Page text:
• Start shopping around for a mortgage loan officer. Home buying is a process, and you’ll likely be working with your loan officer for a few months. And that means you should choose a trustworthy, helpful, and knowledgeable mortgage loan officer. Ask friends or family members for recommendations, check out your bank, or do some research online.



  • Close any credit cards. Closing a credit card you’ve paid off is almost always a bad idea. A credit card with a zero balance boosts your amount of available credit, and it helps with your ratio of available credit to used credit. Basically, lenders want someone who looks responsible – and a borrower with unused, zero-balance credit cards looks much more responsible than one with a wallet full of maxed-out ones.
  • Apply for more mortgage than you can afford. You’ll likely be approved for a bigger loan than you need. But just because you’re approved, doesn’t mean you have to accept. Have a firm budget in mind. Know how much you can comfortably afford. Don’t be tempted to buy more house than you can afford, unless you want to end up house poor.
  • Make any big purchases. If you’re planning to buy a house in the next year, you should probably hold off on any big expenses. Don’t replace all of your kitchen appliances. Don’t buy a car. Don’t book a three-week trip to Europe. And definitely don’t make any big purchases with your credit cards.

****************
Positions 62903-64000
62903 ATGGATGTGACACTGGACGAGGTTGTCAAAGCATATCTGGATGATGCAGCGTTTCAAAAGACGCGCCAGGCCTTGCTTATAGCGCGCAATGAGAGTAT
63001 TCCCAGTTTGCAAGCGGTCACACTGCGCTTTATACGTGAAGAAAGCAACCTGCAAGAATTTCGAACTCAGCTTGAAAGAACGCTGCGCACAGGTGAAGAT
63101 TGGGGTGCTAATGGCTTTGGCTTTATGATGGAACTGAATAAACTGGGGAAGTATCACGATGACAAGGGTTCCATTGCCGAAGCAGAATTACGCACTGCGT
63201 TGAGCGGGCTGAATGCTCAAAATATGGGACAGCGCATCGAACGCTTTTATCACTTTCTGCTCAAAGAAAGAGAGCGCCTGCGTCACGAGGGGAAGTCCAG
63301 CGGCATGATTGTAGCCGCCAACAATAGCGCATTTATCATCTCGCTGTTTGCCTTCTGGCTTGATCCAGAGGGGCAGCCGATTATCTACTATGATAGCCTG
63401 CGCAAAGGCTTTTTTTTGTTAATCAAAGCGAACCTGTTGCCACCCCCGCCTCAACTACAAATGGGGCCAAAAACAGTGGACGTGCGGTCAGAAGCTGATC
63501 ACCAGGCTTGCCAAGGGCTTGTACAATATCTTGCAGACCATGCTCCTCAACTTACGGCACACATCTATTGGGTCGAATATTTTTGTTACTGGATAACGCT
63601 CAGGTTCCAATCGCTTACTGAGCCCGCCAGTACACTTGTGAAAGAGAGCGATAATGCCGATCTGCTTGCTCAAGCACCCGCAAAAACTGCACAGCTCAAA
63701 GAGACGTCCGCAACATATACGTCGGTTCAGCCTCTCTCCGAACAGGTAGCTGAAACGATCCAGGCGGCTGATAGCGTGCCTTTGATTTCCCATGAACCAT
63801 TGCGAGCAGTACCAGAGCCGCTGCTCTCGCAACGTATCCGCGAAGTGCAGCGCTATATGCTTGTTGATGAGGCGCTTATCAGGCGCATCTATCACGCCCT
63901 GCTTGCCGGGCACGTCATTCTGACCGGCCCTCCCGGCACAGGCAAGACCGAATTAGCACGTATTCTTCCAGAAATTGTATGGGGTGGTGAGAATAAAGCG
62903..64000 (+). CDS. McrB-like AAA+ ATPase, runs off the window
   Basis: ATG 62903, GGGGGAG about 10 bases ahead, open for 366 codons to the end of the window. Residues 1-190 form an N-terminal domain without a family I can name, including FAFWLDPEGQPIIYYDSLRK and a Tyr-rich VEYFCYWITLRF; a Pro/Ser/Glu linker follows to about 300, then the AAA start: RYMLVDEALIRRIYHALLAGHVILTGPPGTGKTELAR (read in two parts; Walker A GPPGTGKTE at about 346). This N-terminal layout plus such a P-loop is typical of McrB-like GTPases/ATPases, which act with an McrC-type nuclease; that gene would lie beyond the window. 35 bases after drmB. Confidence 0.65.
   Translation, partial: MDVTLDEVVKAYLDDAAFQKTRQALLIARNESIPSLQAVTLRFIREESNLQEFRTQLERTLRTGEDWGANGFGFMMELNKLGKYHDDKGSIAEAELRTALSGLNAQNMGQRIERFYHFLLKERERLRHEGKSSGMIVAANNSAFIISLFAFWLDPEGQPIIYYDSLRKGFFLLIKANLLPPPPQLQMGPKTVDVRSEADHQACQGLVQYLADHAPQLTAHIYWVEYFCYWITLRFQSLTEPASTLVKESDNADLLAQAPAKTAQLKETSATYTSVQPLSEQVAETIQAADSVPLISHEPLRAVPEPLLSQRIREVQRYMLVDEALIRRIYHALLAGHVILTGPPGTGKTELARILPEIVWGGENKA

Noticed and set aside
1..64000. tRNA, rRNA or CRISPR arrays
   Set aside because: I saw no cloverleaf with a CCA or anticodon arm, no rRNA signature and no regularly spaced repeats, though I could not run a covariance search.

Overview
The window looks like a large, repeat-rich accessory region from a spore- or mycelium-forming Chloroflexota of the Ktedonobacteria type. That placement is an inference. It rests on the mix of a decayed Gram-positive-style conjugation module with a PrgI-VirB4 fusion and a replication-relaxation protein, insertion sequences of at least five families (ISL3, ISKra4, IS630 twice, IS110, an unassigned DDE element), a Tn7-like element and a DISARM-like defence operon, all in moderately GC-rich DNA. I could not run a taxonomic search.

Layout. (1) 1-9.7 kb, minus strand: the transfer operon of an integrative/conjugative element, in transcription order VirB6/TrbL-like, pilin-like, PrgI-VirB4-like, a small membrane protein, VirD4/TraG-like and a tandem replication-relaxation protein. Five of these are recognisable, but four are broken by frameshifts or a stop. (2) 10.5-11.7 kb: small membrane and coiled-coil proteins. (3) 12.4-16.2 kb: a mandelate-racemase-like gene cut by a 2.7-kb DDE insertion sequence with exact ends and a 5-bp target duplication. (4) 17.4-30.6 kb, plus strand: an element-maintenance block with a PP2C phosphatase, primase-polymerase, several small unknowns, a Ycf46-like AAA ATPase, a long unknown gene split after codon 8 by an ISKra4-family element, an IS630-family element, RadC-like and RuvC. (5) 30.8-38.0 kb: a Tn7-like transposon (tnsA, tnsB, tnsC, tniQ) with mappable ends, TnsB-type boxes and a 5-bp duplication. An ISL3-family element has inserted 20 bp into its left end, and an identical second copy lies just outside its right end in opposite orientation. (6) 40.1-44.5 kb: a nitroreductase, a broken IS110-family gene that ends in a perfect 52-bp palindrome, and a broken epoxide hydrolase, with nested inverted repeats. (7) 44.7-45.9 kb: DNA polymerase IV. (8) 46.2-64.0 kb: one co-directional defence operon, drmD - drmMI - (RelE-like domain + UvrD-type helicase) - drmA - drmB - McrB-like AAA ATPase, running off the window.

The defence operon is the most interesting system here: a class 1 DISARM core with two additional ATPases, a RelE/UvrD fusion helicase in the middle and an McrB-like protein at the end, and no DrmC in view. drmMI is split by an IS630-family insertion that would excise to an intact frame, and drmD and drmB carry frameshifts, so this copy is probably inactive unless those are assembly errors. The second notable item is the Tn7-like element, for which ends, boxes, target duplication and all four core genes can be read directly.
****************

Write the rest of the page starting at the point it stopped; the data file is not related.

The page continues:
• Open new credit accounts. While it’s good to keep existing credit cards open, you should avoid applying for new credit cards. You’ll end up with a bunch of hard inquiries on your credit report, which can make you look like more of a credit risk in the eyes of a potential mortgage lender.
  • Change jobs. If there’s one thing that mortgage lenders like as much as good credit, it’s stability. They like to see that you’ve worked for the same company for a few years. They don’t like to see that you’ve changed jobs every year or two. Unless you receive a once-in-a-lifetime opportunity to do your dream job, complete with a hefty salary boost, you should really stay where you are for the time being. 

The whole process of buying a home and applying for a mortgage can be stressful – but you can avoid some of the stress just by being prepared and by knowing what to expect. And if you start early, you can do a lot to boost your credit score and improve your chances of getting a mortgage with a decent interest rate. And remember, if you need debt advice or have questions about debt, credit, or credit cards, you can always reach out to Debt Guru.  Contact the Debt Guru team today for a free debt relief counseling.

Mike is the author of “Reality Millionaire: Proven Tips to Retire Rich” and he has been published in a variety of local and national publications including Entrepreneur Magazine, Deseret Morning News, LDS Living Magazine, and Physicians Money Digest. He holds a B.S. in business administration from the University of Phoenix.